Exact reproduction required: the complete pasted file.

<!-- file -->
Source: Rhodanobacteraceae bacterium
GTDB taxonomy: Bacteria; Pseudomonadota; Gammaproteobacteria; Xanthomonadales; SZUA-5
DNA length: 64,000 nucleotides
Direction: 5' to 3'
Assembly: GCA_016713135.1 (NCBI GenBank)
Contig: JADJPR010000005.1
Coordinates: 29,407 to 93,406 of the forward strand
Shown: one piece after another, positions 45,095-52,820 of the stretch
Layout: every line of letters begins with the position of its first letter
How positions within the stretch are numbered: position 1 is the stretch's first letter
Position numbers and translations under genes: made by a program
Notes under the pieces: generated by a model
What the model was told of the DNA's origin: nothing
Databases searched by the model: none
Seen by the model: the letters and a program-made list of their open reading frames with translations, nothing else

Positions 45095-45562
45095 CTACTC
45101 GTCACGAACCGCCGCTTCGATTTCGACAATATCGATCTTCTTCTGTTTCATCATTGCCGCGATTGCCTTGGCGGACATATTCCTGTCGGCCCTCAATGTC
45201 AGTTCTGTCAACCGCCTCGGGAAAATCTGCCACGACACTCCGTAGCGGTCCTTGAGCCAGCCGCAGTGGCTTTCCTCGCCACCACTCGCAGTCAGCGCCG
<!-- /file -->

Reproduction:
Source: Rhodanobacteraceae bacterium
GTDB taxonomy: Bacteria; Pseudomonadota; Gammaproteobacteria; Xanthomonadales; SZUA-5
DNA length: 64,000 nucleotides
Direction: 5' to 3'
Assembly: GCA_016713135.1 (NCBI GenBank)
Contig: JADJPR010000005.1
Coordinates: 29,407 to 93,406 of the forward strand
Shown: one piece after another, positions 45,095-52,820 of the stretch
Layout: every line of letters begins with the position of its first letter
How positions within the stretch are numbered: position 1 is the stretch's first letter
Position numbers and translations under genes: made by a program
Notes under the pieces: generated by a model
What the model was told of the DNA's origin: nothing
Databases searched by the model: none
Seen by the model: the letters and a program-made list of their open reading frames with translations, nothing else

Positions 45095-45562
45095 CTACTC
45101 GTCACGAACCGCCGCTTCGATTTCGACAATATCGATCTTCTTCTGTTTCATCATTGCCGCGATTGCCTTGGCGGACATATTCCTGTCGGCCCTCAATGTC
45201 AGTTCTGTCAACCGCCTCGGGAAAATCTGCCACGACACTCCGTAGCGGTCCTTGAGCCAGCCGCAGTGGCTTTCCTCGCCACCACTCGCAGTCAGCGCCG